Cancer is one of the leading causes of mortality and morbidity worldwide. Recent improved therapies have resulted in more patients surviving cancer and living longer. Despite these advances, the majority of patients will develop adverse events from anticancer therapies. Foot alterations, including nail toxicities, hand-foot syndrome, edema, xerosis, hyperkeratosis, and neuropathy, are frequent among cancer patients. These untoward conditions may negatively impact quality of life, and in some cases may result in the interruption or discontinuation of cancer treatments. Appropriate prevention, diagnosis, and management of podiatric adverse events are essential to maintain foot function and health-related quality of life, both of which are critical for the care of cancer patients and survivors. This article shows results related to complaint and impact on quality of life of the Oncology Foot Care program and reviews publications specific to podiatric adverse events related to cancer treatments.
Onychomycosis is a chronic fungal infection of the nail that is recalcitrant to treatment. It is unclear why normally effective antifungal therapy results in low cure rates. Evidence suggests that there may be a plethora of reasons that include the limited immune presence in the nail, reduced circulation, presence of commensal microbes, and fungal influence on immune signaling. Therefore, treatment should be designed to address these possibilities and work synergistically with both the innate and adaptive immune responses.
Remote ischemic conditioning involves the use of a blood pressure cuff or similar device to induce brief (3–5 min) episodes of limb ischemia. This, in turn, seems to activate a group of distress signals that has shown the potential ability to improve healing of the heart muscle and other organ systems. Until recently, this has not been tested in people with diabetic foot ulcers. The purpose of this review was to provide background on remote ischemic conditioning and recent data to potentially support its use as an adjunct to healing diabetic foot ulcers and other types of tissue loss. We believe that this inexpensive therapy has the potential to be deployed and incorporated into a variety of other therapies to prime patients for healing and to reduce morbidity in patients with this common, complex, and costly complication.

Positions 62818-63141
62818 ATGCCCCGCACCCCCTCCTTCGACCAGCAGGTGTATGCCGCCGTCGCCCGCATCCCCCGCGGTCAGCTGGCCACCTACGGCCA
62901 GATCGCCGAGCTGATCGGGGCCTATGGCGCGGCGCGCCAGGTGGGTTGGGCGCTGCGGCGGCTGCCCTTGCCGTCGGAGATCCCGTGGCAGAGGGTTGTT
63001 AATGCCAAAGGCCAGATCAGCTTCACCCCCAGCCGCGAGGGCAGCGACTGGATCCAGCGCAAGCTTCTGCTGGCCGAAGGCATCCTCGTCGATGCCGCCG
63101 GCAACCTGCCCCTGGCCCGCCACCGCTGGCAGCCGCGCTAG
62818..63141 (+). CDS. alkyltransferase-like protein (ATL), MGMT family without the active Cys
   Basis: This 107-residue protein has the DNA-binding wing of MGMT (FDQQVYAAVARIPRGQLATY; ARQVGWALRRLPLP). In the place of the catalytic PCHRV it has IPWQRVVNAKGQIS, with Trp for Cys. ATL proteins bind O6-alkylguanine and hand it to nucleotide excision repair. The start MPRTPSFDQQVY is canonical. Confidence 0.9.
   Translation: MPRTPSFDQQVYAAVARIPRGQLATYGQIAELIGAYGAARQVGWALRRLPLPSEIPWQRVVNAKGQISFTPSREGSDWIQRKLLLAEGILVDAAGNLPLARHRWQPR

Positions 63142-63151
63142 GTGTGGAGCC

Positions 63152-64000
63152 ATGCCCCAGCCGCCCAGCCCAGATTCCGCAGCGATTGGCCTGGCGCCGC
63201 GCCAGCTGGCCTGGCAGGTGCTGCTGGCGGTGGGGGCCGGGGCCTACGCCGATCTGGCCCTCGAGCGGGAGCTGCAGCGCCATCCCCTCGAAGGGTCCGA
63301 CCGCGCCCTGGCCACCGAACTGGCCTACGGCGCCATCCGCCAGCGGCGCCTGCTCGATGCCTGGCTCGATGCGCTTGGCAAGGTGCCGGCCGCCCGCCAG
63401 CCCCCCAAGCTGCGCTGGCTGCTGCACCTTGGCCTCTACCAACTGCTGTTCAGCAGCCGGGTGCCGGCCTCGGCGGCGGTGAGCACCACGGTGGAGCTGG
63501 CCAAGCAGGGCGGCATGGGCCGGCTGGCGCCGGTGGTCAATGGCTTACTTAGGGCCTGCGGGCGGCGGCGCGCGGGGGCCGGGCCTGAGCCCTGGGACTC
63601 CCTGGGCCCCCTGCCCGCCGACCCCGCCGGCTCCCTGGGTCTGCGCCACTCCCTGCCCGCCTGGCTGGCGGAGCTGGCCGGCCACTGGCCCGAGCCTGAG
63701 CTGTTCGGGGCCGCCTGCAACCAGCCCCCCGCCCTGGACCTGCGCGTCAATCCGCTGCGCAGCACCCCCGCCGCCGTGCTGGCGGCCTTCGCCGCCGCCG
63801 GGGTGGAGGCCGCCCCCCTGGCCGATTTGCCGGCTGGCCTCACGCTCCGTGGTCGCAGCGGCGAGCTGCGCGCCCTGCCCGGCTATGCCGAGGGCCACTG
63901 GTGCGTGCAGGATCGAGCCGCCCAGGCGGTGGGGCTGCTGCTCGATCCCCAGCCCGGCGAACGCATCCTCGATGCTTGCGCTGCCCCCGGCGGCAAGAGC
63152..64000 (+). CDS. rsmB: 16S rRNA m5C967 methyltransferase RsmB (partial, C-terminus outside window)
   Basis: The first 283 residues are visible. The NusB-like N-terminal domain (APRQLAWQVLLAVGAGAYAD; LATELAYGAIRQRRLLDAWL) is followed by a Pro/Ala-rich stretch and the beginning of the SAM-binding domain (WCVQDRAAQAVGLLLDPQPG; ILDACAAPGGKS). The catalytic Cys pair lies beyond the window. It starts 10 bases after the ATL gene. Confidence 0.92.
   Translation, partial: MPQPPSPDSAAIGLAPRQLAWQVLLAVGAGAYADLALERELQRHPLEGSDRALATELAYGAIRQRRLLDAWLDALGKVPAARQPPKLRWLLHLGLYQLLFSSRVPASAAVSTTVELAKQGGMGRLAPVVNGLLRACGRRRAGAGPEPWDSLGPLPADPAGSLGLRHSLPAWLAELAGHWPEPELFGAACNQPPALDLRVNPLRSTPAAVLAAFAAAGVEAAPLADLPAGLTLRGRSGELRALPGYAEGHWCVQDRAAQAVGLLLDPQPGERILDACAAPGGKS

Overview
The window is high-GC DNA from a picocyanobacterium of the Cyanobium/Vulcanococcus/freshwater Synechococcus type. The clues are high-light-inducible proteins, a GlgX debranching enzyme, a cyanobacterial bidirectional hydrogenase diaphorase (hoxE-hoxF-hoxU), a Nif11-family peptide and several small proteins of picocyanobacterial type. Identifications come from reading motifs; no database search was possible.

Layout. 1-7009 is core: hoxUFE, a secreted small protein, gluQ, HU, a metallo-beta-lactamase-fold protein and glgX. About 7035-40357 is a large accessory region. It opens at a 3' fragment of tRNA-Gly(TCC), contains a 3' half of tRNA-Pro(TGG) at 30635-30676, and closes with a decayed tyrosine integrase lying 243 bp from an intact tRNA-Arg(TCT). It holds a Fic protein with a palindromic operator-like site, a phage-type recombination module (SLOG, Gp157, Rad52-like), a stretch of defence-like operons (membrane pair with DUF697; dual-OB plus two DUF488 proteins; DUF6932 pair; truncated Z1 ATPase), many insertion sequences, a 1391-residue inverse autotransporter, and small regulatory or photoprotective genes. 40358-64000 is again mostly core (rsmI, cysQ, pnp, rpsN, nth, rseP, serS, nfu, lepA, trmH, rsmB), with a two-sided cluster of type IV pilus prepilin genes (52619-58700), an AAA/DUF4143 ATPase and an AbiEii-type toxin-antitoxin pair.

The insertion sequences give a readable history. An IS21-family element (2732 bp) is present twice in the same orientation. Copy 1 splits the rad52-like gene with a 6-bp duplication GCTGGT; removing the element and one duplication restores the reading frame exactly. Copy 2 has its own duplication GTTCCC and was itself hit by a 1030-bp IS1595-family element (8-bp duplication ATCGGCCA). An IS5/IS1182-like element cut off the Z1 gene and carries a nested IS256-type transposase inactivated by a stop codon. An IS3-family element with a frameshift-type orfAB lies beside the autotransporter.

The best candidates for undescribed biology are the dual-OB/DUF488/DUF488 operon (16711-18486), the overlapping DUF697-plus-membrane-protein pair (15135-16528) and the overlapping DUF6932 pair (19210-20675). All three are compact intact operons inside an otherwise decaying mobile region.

Vitamin D is an essential vitamin that targets several tissues and organs and plays an important role in calcium homeostasis. Vitamin D deficiency is common, particularly at higher latitudes, where there is reduced exposure to ultraviolet B radiation. We reviewed the role of vitamin D and its deficiency in foot and ankle pathology.
The effects of vitamin D deficiency have been extensively studied, but only a small portion of the literature has focused on the foot and ankle. Most evidence regarding the foot and ankle consists of retrospective studies, which cannot determine whether vitamin D deficiency is, in fact, the cause of the pathologies being investigated.
The available evidence suggests that insufficient vitamin D levels may result in an increased incidence of foot and ankle fractures. The effects of vitamin D deficiency on fracture healing, bone marrow edema syndrome, osteochondral lesions of the talus, strength around the foot and ankle, tendon disorders, elective foot and ankle surgery, and other foot and ankle conditions are less clear.
Based on the available evidence, we cannot recommend routine testing or supplementation of vitamin D in patients with foot and ankle pathology. However, supplementation is cheap, safe, and may be of benefit in patients at high risk for deficiency. When vitamin D is supplemented, the evidence suggests that calcium should be co-supplemented. Further high-quality research is needed into the effect of vitamin D in the foot and ankle. Cost-benefit analyses of routine testing and supplementation of vitamin D for foot and ankle pathology are also required.
The discovery of antibiotic drugs was one of the most significant medical achievements of the 20th century. The improper use of antibiotic drugs to prevent and treat infections has resulted in the emergence of resistance. Antimicrobic stewardship programs are becoming a mainstay in the fight against multidrug-resistant organisms. Individual clinicians should be encouraged to adopt the principles of antibiotic stewardship when treating lower-extremity infections in their scope of practice. First, a review of the available literature outlining the concept and practice of antibiotic stewardship is offered. Second, a discussion describing how to adopt and apply these principles to the individual clinician's practice as it applies to lower-extremity infections is offered. Finally, specific antimicrobial pharmacologic spectra and antibiogram information are offered.